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New Survey Reveals Nurses and Patients See Limitations of Commonly Used Method of Postoperative Pain Management: Findings point to need for improved routes of administration for greater ease of use, comfort

Cherry Hill, NJ, February 13, 2007 – Despite the belief that intravenous patient-controlled analgesia pumps, also referred to as IV PCA, are a good way to deliver postoperative pain medication, nurses and surgical patients agreed that IV PCA can hinder patient care, recovery time and comfort.  The findings are from a new survey, which included 351 nurses and 507 patients, conducted for the American Society of PeriAnesthesia Nurses (ASPAN) in partnership with Ortho-McNeil, Inc.

An IV PCA pump, which tethers a patient to an IV pole and equipment through an IV line into the arm, is a common approach to managing postoperative pain in the hospital.  The vast majority of nurses, 98 percent, and patients, 78 percent, said they believed patient control of pain medication is a benefit of this delivery system. Sixty-three percent of nurses, however, and 56 percent of patients agreed that lack of mobility is a drawback of IV PCA, even though 61 percent of patients surveyed did not experience a problem with the poles, pumps and lines. Early mobility following surgery is an important factor in recovery for many surgical patients.

Additionally, nearly half of patients, 46 percent, agreed that drawbacks of IV PCA are  “discomfort with having a needle put in your arm” and the fact that IV PCA “requires a needle.”

While virtually all of the nurses surveyed, 99 percent, agreed that IV PCA is a good way to deliver postoperative pain relief,

  • 49 percent reported one to two programming errors per month,
  • 50 percent reported having experienced a needle stick injury,
  • 51 percent reported one to two interruptions in analgesia per month due to pump malfunctions, and
  • 62 percent reported up to five line infiltrations -- leakage of IV fluid into sub-cutaneous tissue -- per month.

"Providing excellent postoperative patient care, including effective pain management, is a priority for surgical nurses," said Maureen Iacono, BSN, RN, CPAN, Nurse Manager, Postanesthesia Care Unit, St. Joseph's Hospital, Syracuse, New York, and Past President, American Society of PeriAnesthesia Nurses. "Patient-activated analgesia has many advantages.  These survey results indicate new approaches that enhance patient comfort and facilitate mobility are desirable."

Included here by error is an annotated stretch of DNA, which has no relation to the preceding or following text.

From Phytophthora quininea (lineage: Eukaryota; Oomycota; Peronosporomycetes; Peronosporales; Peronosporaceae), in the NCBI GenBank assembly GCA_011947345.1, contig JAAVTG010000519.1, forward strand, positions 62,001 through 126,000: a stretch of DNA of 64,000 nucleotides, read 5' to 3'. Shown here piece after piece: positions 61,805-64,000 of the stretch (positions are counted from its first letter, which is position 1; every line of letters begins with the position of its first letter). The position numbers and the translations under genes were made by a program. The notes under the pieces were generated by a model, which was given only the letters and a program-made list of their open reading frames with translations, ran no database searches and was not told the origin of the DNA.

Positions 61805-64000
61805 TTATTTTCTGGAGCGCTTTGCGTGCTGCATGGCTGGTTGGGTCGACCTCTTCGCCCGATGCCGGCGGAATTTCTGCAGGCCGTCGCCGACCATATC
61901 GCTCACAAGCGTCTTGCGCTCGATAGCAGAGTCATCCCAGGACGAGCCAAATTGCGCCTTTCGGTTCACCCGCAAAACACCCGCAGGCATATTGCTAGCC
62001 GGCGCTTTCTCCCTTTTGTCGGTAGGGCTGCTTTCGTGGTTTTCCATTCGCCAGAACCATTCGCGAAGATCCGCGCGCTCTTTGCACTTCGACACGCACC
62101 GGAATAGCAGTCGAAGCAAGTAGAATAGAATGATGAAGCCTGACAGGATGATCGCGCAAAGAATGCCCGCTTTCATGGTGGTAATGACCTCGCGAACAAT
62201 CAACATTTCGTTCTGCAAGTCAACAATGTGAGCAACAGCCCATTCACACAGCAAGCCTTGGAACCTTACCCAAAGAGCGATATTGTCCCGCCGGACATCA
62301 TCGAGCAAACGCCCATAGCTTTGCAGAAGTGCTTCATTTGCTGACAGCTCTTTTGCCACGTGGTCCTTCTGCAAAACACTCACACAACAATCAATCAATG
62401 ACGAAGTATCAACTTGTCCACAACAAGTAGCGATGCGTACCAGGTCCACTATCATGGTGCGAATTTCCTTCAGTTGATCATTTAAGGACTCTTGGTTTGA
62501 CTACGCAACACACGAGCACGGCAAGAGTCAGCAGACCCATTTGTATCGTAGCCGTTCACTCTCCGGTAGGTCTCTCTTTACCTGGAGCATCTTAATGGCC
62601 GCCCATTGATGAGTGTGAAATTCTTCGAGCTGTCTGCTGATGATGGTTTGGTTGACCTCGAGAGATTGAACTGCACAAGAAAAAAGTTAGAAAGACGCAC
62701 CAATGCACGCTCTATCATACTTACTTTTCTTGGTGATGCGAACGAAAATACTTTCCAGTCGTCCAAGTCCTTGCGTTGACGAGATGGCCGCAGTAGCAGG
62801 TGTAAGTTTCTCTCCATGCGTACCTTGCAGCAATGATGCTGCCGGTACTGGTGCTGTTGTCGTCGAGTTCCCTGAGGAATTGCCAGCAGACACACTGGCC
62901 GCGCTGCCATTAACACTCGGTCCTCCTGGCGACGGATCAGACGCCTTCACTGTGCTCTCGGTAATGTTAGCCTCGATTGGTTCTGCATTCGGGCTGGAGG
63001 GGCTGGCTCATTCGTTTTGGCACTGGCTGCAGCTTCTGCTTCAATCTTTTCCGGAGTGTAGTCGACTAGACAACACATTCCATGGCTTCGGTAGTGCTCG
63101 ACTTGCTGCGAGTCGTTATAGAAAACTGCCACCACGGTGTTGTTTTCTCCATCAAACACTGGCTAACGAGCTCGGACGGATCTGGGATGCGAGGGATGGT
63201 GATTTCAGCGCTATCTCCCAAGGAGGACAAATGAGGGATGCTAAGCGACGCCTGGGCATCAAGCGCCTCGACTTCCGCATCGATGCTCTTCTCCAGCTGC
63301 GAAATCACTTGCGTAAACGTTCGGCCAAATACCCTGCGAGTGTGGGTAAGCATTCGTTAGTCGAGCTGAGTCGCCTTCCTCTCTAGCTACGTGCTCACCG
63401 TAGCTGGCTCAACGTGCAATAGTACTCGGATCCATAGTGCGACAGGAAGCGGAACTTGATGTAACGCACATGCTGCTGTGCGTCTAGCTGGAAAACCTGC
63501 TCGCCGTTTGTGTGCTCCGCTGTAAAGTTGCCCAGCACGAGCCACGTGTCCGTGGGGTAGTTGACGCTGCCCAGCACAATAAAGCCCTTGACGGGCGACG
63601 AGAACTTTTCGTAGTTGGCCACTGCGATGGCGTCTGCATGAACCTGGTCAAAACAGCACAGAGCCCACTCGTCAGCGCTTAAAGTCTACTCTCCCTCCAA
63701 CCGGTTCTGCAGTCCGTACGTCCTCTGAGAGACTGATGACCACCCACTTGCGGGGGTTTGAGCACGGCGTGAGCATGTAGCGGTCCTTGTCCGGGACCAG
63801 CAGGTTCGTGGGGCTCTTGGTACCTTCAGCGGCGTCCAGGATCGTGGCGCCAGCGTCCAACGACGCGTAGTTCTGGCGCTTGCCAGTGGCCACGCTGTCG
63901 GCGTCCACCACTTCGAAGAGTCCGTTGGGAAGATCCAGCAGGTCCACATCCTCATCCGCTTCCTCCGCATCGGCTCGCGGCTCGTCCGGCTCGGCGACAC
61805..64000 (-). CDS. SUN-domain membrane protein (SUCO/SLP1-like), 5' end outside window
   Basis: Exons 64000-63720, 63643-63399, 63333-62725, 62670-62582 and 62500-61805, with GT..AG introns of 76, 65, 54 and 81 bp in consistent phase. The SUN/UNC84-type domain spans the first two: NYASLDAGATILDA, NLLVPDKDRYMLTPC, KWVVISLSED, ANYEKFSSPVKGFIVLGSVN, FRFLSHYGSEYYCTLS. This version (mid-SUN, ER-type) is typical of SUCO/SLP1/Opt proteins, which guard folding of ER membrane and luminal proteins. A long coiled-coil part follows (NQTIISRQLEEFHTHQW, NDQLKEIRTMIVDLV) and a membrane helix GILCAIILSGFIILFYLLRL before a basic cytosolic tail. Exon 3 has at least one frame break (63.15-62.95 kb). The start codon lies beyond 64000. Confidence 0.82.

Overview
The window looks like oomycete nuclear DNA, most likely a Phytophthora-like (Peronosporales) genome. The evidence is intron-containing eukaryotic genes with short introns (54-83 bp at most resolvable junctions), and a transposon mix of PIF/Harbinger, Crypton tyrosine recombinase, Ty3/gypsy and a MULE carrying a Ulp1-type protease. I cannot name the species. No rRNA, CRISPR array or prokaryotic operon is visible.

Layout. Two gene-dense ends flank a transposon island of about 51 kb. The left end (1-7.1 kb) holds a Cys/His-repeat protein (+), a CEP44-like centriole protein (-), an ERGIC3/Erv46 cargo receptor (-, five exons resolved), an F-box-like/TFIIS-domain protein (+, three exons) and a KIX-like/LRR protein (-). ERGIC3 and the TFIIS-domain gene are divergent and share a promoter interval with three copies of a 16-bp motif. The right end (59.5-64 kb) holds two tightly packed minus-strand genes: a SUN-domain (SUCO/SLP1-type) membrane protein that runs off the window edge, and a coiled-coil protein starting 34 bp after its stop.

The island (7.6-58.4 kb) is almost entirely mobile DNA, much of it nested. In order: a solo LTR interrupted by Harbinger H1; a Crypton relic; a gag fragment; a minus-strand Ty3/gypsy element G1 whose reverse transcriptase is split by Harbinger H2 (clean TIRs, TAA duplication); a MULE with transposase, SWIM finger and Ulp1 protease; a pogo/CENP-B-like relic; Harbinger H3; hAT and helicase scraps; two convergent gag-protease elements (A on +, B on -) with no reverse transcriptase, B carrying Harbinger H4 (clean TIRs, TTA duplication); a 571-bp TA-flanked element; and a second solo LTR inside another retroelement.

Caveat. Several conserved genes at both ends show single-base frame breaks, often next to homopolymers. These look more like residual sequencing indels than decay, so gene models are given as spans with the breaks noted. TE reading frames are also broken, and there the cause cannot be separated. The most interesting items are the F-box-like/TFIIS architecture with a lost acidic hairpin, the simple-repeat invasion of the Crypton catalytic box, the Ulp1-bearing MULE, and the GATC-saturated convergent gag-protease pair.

Among the nurses surveyed, 84 percent said that having the option of a needle-free postoperative pain management system would improve their ability to care for their patients. Additionally, 62 percent of the nurses said they believed that if patients were offered the choice, most would choose a needle-free PCA over IV PCA. Surgery patients agreed: 79 percent said if they knew about this option, they would be likely to discuss it with their doctors.

In the United States, more than 23 million inpatient surgeries were performed in 2004 in non-federal, short-stay hospitals.  Studies have found that up to 75 percent of patients experience pain after surgery. Moderate, severe and extreme postoperative pain has been estimated to occur in up to 86 percent of patients following surgery.  Opioid analgesics such as morphine, fentanyl and oxycodone play a key role in the management of postoperative pain.  These drugs are administered through various routes.

About the survey
A total of 507 surgery patients, who underwent surgery from 2001 to 2006 and who required IV PCA , and 351 nurses who had administered or managed IV PCA for patients, were interviewed by telephone during August and September, 2006.    The margin of error for surgery patients is +/- 4.4 percent; for nurses, it is 5.2 percent.

The survey also included 250 Americans who have not had surgery (+/- 6.2 percent).  Data on this group is available upon request.

The survey was conducted by International Communications Research and was funded by Ortho-McNeil, Inc., in partnership with ASPAN.  Ortho-McNeil, Inc., which is headquartered in Raritan, N.J., provides innovative, high quality prescription treatments for health care providers and their patients in primary care settings, hospitals and other care facilities.

The American Society of PeriAnesthesia Nurses (ASPAN) is the international professional specialty nursing organization representing the interests of over 55,000 nurses practicing in preanesthesia and postanesthesia care, ambulatory surgery, and pain management.  

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